Number estimation relies on a set of segmented objects

S. L. Franconeri*, D. K. Bemis, G. A. Alvarez

*Corresponding author for this work

Research output: Contribution to journalArticlepeer-review

81 Scopus citations

Abstract

How do we estimate the number of objects in a set? Two types of visual representations might underlie this ability - an unsegmented visual image or a segmented collection of discrete objects. We manipulated whether individual objects were isolated from each other or grouped into pairs by irrelevant lines. If number estimation operates over an unsegmented image, then this manipulation should not affect estimates. But if number estimation relies on a segmented image, then grouping pairs of objects into single units should lead to lower estimates. In Experiment 1 participants underestimated the number of grouped objects, relative to disconnected objects in which the connecting lines were 'broken'. Experiment 2 presents evidence that this segmentation process occurred broadly across the entire set of objects. In Experiment 3, a staircase procedure provides a quantitative measure of the underestimation effect. Experiment 4 shows that the strength of the grouping effect was equally strong for a single thin line, and the effect can be eliminated by a small break in the line. These results provide direct evidence that number estimation relies on a segmented input.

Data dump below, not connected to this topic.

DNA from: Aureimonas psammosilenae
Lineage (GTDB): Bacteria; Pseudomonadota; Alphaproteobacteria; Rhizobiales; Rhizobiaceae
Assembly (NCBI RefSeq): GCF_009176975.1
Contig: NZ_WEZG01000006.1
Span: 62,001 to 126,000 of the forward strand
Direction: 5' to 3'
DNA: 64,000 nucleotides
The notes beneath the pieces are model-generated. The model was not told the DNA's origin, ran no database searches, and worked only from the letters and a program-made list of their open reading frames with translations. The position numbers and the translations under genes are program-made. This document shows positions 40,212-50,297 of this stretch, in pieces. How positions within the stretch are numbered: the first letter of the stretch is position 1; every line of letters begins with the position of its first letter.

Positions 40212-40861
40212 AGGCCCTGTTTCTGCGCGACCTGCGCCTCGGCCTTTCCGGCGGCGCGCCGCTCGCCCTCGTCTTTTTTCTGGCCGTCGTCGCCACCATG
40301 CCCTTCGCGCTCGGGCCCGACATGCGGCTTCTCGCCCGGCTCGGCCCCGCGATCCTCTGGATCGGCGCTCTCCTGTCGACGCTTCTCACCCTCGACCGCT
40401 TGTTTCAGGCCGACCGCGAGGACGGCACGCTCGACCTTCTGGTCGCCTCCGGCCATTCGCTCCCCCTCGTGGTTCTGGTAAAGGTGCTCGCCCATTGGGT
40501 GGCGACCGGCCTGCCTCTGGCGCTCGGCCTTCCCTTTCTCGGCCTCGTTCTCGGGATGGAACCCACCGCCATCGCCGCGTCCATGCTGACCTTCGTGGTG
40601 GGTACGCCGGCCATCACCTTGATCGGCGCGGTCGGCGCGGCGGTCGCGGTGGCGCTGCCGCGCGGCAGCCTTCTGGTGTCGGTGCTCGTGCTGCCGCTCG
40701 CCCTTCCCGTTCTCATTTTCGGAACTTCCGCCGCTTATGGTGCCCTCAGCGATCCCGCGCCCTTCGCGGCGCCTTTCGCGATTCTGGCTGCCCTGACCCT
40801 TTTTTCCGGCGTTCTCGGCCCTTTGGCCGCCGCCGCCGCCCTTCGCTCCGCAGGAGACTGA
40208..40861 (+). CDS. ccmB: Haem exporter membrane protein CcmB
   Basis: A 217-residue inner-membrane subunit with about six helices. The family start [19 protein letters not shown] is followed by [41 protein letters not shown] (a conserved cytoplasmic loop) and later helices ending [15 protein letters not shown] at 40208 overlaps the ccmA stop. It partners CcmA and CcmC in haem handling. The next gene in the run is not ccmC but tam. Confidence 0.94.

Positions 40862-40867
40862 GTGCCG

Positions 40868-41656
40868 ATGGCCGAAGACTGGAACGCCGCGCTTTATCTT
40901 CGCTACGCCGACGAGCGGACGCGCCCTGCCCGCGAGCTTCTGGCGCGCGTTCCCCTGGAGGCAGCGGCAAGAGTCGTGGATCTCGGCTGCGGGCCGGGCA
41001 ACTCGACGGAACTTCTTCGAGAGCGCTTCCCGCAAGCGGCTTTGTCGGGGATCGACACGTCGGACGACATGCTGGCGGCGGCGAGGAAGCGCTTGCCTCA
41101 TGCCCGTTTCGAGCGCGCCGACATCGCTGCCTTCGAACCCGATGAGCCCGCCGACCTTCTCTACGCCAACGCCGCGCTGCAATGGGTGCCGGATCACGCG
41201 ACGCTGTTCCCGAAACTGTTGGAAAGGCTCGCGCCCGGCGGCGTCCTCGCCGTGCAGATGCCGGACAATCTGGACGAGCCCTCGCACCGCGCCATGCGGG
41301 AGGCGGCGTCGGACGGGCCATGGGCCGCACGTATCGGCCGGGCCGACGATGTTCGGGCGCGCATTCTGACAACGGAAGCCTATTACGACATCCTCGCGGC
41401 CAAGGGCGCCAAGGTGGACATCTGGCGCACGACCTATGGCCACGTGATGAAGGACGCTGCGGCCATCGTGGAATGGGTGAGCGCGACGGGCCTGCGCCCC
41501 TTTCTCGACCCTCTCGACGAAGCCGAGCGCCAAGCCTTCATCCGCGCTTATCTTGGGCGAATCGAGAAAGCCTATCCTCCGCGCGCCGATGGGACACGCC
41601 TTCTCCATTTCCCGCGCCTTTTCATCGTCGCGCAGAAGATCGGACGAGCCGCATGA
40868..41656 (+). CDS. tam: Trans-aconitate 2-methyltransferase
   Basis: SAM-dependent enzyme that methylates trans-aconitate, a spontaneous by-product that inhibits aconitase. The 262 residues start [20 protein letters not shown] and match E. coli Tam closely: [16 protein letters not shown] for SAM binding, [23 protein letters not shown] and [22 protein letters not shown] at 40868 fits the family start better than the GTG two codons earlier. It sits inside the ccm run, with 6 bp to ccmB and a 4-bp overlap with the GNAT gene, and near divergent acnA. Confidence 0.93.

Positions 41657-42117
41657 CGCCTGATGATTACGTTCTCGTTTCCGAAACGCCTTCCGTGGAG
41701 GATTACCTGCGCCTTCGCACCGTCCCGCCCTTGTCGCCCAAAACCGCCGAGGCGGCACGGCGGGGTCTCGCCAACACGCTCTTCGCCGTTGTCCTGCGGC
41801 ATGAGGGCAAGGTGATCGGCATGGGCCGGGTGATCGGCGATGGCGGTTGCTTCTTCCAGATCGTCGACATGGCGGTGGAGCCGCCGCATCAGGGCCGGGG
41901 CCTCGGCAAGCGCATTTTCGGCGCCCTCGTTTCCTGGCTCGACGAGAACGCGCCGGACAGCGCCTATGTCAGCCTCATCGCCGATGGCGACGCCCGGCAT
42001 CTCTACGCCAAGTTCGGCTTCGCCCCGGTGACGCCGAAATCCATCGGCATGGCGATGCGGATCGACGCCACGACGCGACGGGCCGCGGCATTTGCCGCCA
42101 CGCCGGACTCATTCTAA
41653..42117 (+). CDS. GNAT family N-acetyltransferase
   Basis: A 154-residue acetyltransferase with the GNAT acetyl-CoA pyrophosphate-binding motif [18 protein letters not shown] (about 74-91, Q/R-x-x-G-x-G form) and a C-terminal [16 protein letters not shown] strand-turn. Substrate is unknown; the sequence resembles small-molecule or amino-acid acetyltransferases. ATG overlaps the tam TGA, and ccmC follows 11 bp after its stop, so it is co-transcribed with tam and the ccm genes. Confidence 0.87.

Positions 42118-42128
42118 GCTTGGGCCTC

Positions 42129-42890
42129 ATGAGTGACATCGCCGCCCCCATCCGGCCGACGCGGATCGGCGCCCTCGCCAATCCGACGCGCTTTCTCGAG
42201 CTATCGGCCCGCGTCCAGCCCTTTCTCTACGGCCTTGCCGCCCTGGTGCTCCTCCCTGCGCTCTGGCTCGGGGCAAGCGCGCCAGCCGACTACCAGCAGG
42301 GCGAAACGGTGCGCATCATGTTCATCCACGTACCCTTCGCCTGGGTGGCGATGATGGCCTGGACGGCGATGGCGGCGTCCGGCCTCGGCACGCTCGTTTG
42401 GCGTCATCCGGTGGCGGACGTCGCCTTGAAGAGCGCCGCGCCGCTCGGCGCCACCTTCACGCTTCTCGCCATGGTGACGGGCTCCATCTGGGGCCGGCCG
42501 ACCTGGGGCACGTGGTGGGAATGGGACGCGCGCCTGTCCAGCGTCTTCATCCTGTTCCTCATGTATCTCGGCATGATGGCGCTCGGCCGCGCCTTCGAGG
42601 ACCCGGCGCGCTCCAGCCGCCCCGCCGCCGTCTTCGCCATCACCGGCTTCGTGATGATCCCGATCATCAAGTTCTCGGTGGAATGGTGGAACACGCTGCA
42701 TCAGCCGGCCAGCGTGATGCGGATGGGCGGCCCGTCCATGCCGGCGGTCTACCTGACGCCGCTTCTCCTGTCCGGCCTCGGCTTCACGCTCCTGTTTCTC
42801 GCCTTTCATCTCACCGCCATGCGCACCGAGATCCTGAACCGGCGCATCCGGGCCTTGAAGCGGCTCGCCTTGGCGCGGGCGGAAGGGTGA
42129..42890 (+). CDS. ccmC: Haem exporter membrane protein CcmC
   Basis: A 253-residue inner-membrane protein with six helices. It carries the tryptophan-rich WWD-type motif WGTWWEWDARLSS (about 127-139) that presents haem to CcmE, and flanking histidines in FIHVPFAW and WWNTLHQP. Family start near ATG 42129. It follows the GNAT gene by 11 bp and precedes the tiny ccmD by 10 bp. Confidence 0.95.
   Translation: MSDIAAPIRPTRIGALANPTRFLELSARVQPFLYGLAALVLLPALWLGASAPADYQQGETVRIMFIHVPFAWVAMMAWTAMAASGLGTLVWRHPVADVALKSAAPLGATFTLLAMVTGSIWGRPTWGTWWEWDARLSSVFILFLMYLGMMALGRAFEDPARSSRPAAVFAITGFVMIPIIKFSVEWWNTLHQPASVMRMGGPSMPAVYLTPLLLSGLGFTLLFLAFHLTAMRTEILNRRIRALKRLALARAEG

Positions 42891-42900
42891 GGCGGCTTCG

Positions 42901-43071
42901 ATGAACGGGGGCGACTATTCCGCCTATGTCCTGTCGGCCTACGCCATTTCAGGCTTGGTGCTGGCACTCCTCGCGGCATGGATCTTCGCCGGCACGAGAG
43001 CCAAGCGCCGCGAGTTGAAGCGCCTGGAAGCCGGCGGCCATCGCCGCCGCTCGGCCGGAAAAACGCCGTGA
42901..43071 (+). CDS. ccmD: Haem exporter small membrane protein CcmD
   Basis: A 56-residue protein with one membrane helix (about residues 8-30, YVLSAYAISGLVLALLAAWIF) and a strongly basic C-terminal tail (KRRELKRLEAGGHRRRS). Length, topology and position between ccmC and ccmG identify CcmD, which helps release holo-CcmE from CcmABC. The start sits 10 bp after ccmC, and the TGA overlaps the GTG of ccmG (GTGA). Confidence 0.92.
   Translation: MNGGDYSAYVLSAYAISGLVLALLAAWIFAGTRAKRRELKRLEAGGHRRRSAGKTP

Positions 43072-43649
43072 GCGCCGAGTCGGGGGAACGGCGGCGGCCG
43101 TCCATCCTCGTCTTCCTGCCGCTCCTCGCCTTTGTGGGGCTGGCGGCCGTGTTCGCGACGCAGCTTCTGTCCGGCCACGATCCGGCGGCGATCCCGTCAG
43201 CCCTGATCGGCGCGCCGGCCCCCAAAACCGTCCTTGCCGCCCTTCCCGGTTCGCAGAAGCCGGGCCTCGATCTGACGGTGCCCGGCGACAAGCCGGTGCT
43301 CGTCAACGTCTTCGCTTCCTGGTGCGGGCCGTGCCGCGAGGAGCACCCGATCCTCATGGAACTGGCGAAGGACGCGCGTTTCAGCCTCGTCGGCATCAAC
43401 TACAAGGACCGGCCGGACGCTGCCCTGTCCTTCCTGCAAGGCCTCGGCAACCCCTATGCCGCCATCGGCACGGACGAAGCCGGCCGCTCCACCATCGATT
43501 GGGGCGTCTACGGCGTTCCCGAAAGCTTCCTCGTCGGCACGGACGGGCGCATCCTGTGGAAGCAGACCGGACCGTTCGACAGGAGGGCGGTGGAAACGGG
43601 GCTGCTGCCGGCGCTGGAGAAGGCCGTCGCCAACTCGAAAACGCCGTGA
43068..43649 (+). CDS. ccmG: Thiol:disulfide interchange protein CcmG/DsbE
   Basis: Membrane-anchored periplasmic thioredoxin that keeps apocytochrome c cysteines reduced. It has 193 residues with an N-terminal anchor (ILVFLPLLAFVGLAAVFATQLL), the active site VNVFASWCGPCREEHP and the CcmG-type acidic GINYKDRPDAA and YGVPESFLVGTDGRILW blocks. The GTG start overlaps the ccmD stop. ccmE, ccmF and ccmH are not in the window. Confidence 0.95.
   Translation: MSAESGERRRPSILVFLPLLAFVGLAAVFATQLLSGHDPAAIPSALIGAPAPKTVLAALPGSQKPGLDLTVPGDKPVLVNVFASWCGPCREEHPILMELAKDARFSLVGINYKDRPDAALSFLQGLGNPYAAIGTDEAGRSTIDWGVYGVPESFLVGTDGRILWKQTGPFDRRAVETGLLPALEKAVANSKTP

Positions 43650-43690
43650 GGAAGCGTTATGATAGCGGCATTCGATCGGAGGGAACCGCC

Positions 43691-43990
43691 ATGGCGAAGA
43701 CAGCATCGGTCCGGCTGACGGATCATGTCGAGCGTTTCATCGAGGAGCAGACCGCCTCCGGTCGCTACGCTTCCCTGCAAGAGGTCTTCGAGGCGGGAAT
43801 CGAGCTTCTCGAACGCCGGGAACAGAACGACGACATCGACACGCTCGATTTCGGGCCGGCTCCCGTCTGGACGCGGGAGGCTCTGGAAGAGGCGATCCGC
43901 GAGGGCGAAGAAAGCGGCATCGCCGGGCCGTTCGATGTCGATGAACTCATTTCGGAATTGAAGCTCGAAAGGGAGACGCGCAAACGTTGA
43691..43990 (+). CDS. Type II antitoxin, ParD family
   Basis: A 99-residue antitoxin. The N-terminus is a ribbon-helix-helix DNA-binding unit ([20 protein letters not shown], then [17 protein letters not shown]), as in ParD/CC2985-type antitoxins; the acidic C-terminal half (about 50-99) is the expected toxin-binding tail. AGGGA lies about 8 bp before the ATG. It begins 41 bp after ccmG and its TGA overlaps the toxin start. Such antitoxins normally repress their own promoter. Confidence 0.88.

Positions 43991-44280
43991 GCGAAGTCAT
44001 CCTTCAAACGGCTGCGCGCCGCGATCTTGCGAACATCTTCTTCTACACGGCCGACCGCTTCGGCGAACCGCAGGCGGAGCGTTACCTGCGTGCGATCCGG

Original languageEnglish (US)
Pages (from-to)1-13
Number of pages13
JournalCognition
Volume113
Issue number1
DOIs
StatePublished - Oct 2009

Keywords

  • Attention
  • Estimation
  • Number
  • Numerosity
  • Segmentation

ASJC Scopus subject areas

  • Experimental and Cognitive Psychology
  • Language and Linguistics
  • Developmental and Educational Psychology
  • Linguistics and Language
  • Cognitive Neuroscience

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